‘Plastic trickery’ a bank ploy
THE consumer watchdog suspects banks are using “behavioural economics” to trick customers into taking higherrate credit cards.
The Australian Securities and Investments Commission (ASIC) also says reforms such as minimum repayment warnings can leave consumers repaying less and that credit laws may need to be changed.
ASIC’s concerns were raised in a submission to a Senate inquiry into credit card interest rates.
The price of using plastic has risen over four years, de- spite the official cash rate falling 2.75 percentage points.
ASIC said policymakers needed to understand behavioural economics, which reveals how “biases drive particular segments of consumers to make sub-optimal financial decisions about which credit cards are most appropri- ate”. These include making choices that “our future selves would prefer not to have made”.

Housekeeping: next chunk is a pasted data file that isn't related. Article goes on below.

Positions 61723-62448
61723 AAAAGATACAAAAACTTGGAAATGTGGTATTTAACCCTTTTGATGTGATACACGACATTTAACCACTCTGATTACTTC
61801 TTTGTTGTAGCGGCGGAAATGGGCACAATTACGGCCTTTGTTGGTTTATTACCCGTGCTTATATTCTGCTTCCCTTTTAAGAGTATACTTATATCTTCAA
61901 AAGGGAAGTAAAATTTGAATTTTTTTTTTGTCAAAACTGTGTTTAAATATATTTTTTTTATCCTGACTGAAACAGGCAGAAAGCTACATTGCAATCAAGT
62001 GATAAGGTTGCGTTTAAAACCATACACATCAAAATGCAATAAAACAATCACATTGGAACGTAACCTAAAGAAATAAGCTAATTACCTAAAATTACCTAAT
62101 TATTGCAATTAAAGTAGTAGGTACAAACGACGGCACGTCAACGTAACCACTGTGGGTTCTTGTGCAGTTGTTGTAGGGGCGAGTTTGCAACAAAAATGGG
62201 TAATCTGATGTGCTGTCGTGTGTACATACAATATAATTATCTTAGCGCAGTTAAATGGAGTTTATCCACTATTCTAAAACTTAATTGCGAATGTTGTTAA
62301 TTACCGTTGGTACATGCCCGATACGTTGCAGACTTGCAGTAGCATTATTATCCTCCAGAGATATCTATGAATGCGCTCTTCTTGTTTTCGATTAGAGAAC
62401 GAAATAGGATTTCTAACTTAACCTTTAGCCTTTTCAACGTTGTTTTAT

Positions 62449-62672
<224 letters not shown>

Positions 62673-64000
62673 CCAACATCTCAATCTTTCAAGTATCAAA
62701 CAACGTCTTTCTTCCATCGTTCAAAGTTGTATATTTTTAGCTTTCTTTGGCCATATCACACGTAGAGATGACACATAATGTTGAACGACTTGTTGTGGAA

Moving to a more expensive card in return for, say, 10,000 frequent flyer points is one example.
Another bias is “imperfect self-control” – the plan to repay credit card balances in full and on time, but succumbing to temptation and ending up with unmanageable debt.
Consumers may also pick a card based on “more immediate benefits, such as balance transfer periods or rewards points”.
practices “raise the question of how lenders structure and promote their products in the context of these behavioural biases”.
It notes bank marketing tends to emphasise credit cards as “payment systems” rather than a form of borrowing, and that issuers compete on features not price.